Cooperative Republic of Guyana

New roofing designs for schools


Upper Takutu/Upper Essequibo -March 1, 2017: The administration is expected to begin talks with regional engineers to examine the viability of altering the roofing designs currently being used on school buildings across the country.

During an engagement between Minister of Communities, Ronald Bulkan and staff of the Upper Takutu/Upper Essequibo, Regional Democratic Council (RDC), Regional Education Officer (REDO), Marlene Sears-Joseph raised several concerns about termites and bat infestation at schools.

Sears-Joseph revealed that recently seven bags of bat droppings were collected from one school.

This, she said, is extremely unhealthy and can affect the performance and overall wellbeing of the students and teachers.

Of the 83 schools in the region, some with dormitories, request was made for a sizable amount of money towards cleaning and extermination.

However, owing to limited financial resources available to the region, this could not have been facilitated.

Regional Chairman, Bryan Allicock, in confirming Sears-Joseph’s comments, said that the administration must now seriously consider altering the roofing design of schools to prevent the ongoing crisis of bats infestation.

He noted that during several outreaches to a particular school, he noticed the head teacher had an incessant runny nose and the students were all itching and scratching.

Allicock promised to meet with regional engineers to examine alternative designs and also undertook to address some of the extermination issues.

The Regional Chairman said this is one of the reasons why the RDC must be involved meaningfully when major projects are undertaken.

With regards to agriculture, Farm Manager of the National Agricultural Extension Institute (NAREI), Joseph Gonsalves said with the intention of government to install a commercial mill and cassava factory in two communities, there is need for mechanization.

Gonsalves stated that the cassava cannot be harvested with basic garden tools for the purposes of supplying a commercial mill but such activity would require heavy duty equipment.

“If we do this, then we would have two weeks of harvesting and then the facility will become a white elephant and we would have to wait until next crop,” Gonsalves noted.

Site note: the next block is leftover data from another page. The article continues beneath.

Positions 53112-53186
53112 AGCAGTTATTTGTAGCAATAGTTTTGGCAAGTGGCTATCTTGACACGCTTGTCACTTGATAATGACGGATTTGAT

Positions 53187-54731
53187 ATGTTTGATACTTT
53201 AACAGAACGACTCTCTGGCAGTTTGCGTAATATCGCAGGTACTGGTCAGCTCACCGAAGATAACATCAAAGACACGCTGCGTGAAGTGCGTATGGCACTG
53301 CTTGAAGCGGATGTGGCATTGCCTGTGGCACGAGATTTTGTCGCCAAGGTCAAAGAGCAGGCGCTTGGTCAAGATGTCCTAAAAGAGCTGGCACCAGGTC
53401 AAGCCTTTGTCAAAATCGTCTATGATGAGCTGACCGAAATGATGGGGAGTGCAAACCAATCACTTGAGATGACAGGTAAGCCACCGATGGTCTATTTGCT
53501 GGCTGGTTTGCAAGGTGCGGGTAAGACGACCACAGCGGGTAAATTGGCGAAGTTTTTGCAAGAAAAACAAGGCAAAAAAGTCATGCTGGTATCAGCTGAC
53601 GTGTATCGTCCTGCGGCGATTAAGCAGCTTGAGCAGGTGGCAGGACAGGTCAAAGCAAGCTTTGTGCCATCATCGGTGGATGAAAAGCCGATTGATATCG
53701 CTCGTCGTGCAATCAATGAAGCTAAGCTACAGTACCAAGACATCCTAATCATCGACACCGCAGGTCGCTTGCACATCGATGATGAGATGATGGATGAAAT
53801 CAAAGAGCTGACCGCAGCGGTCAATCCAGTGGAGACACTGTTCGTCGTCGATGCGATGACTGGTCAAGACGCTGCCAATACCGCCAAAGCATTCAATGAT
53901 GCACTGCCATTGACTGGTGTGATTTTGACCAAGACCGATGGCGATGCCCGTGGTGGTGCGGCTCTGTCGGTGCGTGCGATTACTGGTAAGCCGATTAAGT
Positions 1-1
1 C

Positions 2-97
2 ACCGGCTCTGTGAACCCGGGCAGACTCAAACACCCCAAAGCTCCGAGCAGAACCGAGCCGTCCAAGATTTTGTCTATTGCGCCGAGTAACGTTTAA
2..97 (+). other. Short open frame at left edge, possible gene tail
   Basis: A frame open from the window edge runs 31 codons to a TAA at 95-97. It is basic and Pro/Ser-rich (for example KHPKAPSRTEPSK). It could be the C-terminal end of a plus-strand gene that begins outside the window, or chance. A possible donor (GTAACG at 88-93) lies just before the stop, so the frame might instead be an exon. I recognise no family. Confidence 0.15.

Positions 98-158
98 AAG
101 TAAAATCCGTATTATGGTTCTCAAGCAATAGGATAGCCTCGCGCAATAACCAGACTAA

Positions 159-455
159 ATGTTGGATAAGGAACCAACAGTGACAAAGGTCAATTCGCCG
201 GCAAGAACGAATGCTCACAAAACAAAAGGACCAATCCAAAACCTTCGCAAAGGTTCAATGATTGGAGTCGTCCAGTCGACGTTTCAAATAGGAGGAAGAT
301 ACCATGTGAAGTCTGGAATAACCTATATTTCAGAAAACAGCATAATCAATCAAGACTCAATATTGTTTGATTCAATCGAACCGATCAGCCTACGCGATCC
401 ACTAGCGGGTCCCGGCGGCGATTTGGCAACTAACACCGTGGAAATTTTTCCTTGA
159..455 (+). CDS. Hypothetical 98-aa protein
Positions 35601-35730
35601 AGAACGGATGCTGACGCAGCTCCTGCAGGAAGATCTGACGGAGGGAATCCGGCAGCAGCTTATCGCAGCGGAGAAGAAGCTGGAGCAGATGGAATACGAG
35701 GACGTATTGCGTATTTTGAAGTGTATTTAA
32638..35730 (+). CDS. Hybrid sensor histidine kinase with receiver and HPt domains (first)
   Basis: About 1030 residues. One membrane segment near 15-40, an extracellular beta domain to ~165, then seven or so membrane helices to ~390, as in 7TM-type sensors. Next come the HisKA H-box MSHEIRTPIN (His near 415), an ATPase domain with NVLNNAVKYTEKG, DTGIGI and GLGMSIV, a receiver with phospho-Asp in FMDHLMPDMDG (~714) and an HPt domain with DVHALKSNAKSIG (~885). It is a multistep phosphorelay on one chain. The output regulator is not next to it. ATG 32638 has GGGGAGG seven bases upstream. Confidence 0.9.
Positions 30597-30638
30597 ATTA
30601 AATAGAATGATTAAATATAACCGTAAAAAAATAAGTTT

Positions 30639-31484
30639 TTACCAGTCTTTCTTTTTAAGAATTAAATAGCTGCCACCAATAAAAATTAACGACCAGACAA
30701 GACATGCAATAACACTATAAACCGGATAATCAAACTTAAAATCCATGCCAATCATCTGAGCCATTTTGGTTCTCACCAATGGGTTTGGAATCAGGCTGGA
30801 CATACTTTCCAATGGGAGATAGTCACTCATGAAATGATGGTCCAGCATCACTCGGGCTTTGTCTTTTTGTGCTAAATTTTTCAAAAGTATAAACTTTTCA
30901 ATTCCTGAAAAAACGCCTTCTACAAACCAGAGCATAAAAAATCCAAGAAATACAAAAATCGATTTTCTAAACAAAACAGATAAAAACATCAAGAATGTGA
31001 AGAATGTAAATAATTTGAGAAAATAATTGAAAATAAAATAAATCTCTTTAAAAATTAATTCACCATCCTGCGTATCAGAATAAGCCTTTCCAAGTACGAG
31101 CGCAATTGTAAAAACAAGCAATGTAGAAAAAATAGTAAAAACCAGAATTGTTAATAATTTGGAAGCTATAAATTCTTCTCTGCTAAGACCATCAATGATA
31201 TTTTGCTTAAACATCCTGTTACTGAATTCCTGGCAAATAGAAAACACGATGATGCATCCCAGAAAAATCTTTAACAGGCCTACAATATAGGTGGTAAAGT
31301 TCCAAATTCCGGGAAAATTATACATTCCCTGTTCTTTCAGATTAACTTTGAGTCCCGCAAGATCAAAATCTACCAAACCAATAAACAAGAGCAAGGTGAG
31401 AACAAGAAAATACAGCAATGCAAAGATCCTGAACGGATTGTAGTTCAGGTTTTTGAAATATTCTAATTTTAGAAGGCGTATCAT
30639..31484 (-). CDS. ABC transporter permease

He reported that he had made a request for a four-row planter and a harvester that would uproot, cut and load the cassava for transport to

the facility.

“If the administration has job creation and sustainable development on its agenda, these are the initiatives that must have priority,” the farm manager said.

Sanitation Worker, Camille Robertson disclosed that a lot of the schools in the region were without the requisite text books to conduct research. “Parents cannot afford to buy all these books. During a PTA meeting, parents were told that there was only one book in Grade 10,” Robertson pointed out.

Regional Literacy Coordinator, Mark DeFrance applauded the Math initiative which he dubbed a “very timely and bold intervention” and heaped praises on President David Granger for the 5Bs initiatives.

He noted however, that there are still some outlying communities from which students are forced to walk long distances for about 2-3 hours on rocky terrain and even barefooted.

In addressing the concerns, Minister Bulkan said he has an appreciation for the problems plaguing the region but spoke of the queue of projects competing for central government attention and funding.

“There is no inexhaustible pool from which we get resources but with the limited supply we must find ways to provide for critical priority activities,” Minister Bulkan said.

Endorsing the need for agricultural equipment to drive the cassava mill, Minister Bulkan said he would undertake to engage the Ministry of Agriculture in relation to the concern.

“We have to ensure these ideas are not still born but are stimulated and given life. These added-value activities will create jobs, ensure food security and reduce the reliance on imported food.”

Lamenting the bat infestation issue, Minister Bulkan stressed that the administration is committed to the proper delivery of education. He said it is unfortunate that many schools are faced with design deficiencies.

Making reference to the Kato Secondary School, the minister said that it was sinful to have scarce resources squandered on a defective facility which should have been offering a good standard of education to the community.

“Design is one of the worst construction projects. There is no reliable source of electricity, no natural ventilation, toilets were placed on the windward side of the building. It seems as though someone deliberately went out of their way to construct an oven,” he said.

Minister Bulkan related that because of President Granger’s personal conviction on the importance of education, he started the 5Bs project to provide boats, buses, books, breakfasts and bicycles on behalf of the government.

He mentioned that Minister of Social Cohesion, Amna Ally, who is responsible for the initiative, only recently dispatched 10 bicycles to three hinterland communities.

The Communities Minister said in order to reduce the gap in poverty, fewer unequal economic conditions must exist between communities on the coastland as against those in the hinterland.